The sad passing of Cliff Morgan Posted about 3 years ago


The sad passing of Cliff Morgan is worthy of comment, as he was not just one of the greatest fly-halves the game has ever seen but also one of rugby’s most respected commentators. All his great achievements on the rugby pitch were more than matched by his success in broadcasting. In addition to rugby, he was responsible for the BBC TV coverage of Football Word Cups, as well as Commonwealth and Olympic Games. He then moved on to become the voice of BBC Radio Sport. He possessed a voice that one never tired of hearing, a seemingly endless vocabulary and a passion for sport which was unrivalled. That one so eloquent should be struck by cancer of the vocal chords seems a cruel irony.

Morgan won 29 caps for Wales and 4 for the British & Irish Lions in his eight year international career. During that time there were many notable achievements, but among the highlights were the wins for both Cardiff and Wales against the visiting All Blacks in 1953. He was also a key player in the Lions team that toured South Africa in 1955, drawing the test series with the Springboks 2-2. He turned down, what were then, vast amounts of money offered to play rugby league. He retired at 29, and then moved straight into his new life in broadcasting. Despite suffering a severe stroke at 41, he battled back to continue his TV career, which only went from strength to strength.

One of my early rugby memories is of watching television coverage of the famous Barbarians victory over the All Blacks in 1973. It has gone down as one of the great games and is remembered by many for, what has been frequently described as, the greatest try of all time. Scored by Gareth Edwards, the try resulted from a move started by three outrageous sidesteps by Phil Bennett in front of his own posts. The ball then passed through the hands of five players, before Edwards sprinted to score in the corner. The rugby was memorable, but the indelible mark was left by the commentary of Cliff Morgan. Morgan only got called up at the last minute because the “Voice of Rugby”, Bill McLaren, was unwell. He got to his commentary position at the top of Cardiff Arms Park’s East Stand to discover he had come without his notes and programme. By this time, the ladder to the commentary box had been removed and unaided, Morgan proceeded to deliver one of the most passionate, impartial and moving commentaries that has ever been heard. As play restarted after the conversion, he uttered the immortal line “If the greatest writer of the written word, would have written that story, no one would have believed it”.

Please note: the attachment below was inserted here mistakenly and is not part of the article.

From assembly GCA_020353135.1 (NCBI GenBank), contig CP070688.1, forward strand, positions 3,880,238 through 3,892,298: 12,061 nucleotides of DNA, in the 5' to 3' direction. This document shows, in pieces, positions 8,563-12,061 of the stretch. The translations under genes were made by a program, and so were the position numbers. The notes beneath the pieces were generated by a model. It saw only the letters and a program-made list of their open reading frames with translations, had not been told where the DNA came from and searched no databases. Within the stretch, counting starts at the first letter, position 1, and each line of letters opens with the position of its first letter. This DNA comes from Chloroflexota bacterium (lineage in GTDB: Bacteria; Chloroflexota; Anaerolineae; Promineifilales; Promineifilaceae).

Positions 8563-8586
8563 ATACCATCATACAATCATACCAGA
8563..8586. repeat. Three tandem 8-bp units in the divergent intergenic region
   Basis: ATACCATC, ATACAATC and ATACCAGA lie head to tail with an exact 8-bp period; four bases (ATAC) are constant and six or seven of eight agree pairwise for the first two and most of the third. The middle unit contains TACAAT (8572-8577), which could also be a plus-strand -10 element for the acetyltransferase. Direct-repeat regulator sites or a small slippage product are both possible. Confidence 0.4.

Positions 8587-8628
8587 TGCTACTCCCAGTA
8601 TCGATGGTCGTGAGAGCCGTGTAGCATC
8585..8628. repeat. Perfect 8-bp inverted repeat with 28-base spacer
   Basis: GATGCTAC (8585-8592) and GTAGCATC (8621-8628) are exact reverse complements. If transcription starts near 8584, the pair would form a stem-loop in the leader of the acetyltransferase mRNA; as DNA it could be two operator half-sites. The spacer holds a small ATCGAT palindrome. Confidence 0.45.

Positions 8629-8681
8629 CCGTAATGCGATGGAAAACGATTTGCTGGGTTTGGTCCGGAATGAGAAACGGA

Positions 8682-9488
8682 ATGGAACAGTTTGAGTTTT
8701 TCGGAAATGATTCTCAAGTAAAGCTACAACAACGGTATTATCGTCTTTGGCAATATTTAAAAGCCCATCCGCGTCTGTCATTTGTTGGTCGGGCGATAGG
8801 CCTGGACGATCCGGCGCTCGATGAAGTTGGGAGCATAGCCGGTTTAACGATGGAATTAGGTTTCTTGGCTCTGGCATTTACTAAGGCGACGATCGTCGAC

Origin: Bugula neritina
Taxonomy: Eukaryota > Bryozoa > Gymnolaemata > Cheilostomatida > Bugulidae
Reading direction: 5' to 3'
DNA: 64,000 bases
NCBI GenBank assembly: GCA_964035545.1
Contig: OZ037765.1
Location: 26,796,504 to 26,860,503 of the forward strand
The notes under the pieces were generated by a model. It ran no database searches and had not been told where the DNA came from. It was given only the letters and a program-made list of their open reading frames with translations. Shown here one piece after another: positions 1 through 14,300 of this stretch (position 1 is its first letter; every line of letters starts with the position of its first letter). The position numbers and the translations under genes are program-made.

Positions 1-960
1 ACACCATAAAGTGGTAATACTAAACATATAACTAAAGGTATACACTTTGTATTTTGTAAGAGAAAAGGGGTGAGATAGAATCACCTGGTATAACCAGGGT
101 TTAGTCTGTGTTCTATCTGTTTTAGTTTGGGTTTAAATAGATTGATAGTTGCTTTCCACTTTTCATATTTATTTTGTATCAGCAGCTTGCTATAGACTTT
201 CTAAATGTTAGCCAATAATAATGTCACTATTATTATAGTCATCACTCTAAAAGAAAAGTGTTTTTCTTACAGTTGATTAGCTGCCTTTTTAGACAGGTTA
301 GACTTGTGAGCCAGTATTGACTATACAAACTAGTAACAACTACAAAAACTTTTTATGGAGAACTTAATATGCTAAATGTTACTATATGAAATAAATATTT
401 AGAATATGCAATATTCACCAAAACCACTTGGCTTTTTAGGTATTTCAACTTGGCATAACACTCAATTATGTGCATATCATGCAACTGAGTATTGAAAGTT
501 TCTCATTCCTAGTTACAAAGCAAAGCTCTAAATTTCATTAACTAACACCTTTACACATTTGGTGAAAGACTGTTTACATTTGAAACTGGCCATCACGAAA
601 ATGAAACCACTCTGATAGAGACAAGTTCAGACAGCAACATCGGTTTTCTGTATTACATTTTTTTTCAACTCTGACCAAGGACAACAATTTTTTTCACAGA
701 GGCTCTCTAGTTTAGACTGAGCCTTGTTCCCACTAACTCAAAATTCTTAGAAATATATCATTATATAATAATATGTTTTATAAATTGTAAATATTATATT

I encountered the great man once. It was Saturday July 17th 1993, and my wife and I were making our way to Royal St Georges Golf Club in Kent for Day 3 of the Open Championship. We drove to the train station and listened to Morgan broadcasting from the Open, waiting for his account of the Bledisloe Cup game which had taken place at Carisbrook over night. As he was about to start the report, the train arrived and we had to abandon the radio so were none the wiser as to the result of the game. Sometime later as we arrived at St Georges, who should be walking towards us but Cliff Morgan. We stopped him, introduced ourselves and explained how we had missed his report on the rugby. He proceeded to give us a detailed, passionate and excited run down on the game. I pinched myself as I listened to him describe how the All Blacks had beaten the Wallabies 25-10, to retain the Bledisloe Cup. But it was so much more than that. It was the voice, the legend, the gentleman – it was a rare encounter with a truly great man and a moment we will never forget.

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